The song “There Goes My Everything” was written by Dallas Frazier. He was just 12 years old in 1952 when he won a talent contest and a country performer named Ferlin Husky was impressed with him. Husky was so impressed, he took Frazier to a summer tour. While in his teens, Frazier put together a band and became well-known on the West Coast while performing on Cliffie Stone’s “Hometown Jamboree” television show. Unfortunately for both the group and Frazier couldn’t assemble a follow-up. Within three years, Frazier had drifted up the coast to Portland, Oregon and left the music business. He had gotten married and was getting on with life in the real world. He wasn’t pursuing music at all when Ferlin Husky came through town on a tour and Dallas went to see him, just to visit with an old friend, nothing more. During the visit, Husky, who was famous for three of country music’s all-time biggest hits, “A Dear John Letter” (1953), “Gone” (1957) and “On The Wings Of A Dove” (1960). Husky urged Dallas to get back in the music business.
Immediately upon his arrival in Music City, Frazier started working long hours putting words and music together. In the case of what was to become his greatest writing achievement, that inspiration came from his mentor. The idea for “There Goes My Everything” came from Ferlin Husky’s life story. He had just gone through a painful divorce and was obviously distraught about it. As Frazier thought about what he must be feeling, the song came together very quickly. To Dallas, its lyrics seemed to just fall out of the air. Frazier played “There Goes My Everything” for Husky at his first opportunity. The singer was very proud of his protégé’s efforts and considered it a great song, but maybe because it hit so close to home, Ferlin quickly decided not to consider releasing it as a single. However, he did agree to record the song later and include it on an upcoming album, demonstrating that the faith Husky had placed in Frazier was well deserved.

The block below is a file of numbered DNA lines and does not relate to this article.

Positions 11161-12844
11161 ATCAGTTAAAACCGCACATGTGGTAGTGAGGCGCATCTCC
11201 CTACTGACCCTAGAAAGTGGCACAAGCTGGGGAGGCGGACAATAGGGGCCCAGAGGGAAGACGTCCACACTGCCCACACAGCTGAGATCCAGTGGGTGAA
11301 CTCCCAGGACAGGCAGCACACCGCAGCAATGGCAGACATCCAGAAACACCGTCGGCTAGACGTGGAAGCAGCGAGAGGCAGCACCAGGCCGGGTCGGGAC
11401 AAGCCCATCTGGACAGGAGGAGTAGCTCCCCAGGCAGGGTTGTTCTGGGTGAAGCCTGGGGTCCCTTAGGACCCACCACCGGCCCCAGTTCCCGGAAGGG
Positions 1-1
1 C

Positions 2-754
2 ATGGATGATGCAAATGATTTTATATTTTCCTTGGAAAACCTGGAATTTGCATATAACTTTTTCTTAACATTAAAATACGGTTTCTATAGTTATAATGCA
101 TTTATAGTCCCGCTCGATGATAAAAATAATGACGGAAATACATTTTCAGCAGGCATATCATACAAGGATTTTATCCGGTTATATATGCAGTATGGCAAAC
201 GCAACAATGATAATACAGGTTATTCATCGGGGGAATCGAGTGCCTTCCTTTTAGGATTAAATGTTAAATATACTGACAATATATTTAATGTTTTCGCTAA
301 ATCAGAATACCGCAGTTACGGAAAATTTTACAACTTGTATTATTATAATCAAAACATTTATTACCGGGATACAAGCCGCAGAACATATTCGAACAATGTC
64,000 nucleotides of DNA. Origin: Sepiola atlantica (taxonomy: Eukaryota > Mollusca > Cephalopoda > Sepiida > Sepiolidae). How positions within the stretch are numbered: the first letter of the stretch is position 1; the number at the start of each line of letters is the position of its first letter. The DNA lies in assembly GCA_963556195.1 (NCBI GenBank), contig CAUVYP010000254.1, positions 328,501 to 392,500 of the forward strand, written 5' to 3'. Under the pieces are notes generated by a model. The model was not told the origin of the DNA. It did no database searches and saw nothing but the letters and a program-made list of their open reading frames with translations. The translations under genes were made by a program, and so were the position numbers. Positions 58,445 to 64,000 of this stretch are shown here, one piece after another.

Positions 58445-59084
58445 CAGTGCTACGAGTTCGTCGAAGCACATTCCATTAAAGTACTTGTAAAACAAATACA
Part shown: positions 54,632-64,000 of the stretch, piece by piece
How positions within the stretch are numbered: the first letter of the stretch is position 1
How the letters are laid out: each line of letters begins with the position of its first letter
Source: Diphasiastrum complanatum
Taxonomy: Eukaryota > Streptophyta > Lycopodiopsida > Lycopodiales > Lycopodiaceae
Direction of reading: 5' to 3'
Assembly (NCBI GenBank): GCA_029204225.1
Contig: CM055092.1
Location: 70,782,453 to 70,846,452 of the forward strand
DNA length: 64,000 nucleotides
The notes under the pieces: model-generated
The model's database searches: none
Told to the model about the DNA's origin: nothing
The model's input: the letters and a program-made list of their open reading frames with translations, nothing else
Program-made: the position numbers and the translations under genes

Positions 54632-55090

Three years passed before a former construction worker noticed the old Husky album cut. Jack Greene was a one-time drummer and guitar player with Ernest Tubb’s “Texas Troubadours,” and it was Tubb himself who had inspired Greene to try his hand as a singer, even helping him land a recording contract with Decca Records. Still, even with the legendary Tubb’s backing, until late 1966 Jack had spent a total of just seven weeks on the chart. However, that was about to change in a big way, as Greene prepared to record his version of Ferlin Husky’s obscure album cut. Jack’s rendition of “There Goes My Everything” raced to #1 on Billboard’s country singles chart and remained there for seven weeks. The record was so big that it reached a respectable #65 on the Billboard Hot 100 pop chart. Less than a year after the all-but-unknown Jack Greene cut the Frazier tune, he would win the Country Music Association’s “Male Vocalist of the Year” award, join the Grand Ole Opry, and become one of the era’s most consistent hit-makers. “There Goes My Everything” swept the 1967 CMA awards, winning three of the majors: song, single and album of the year.
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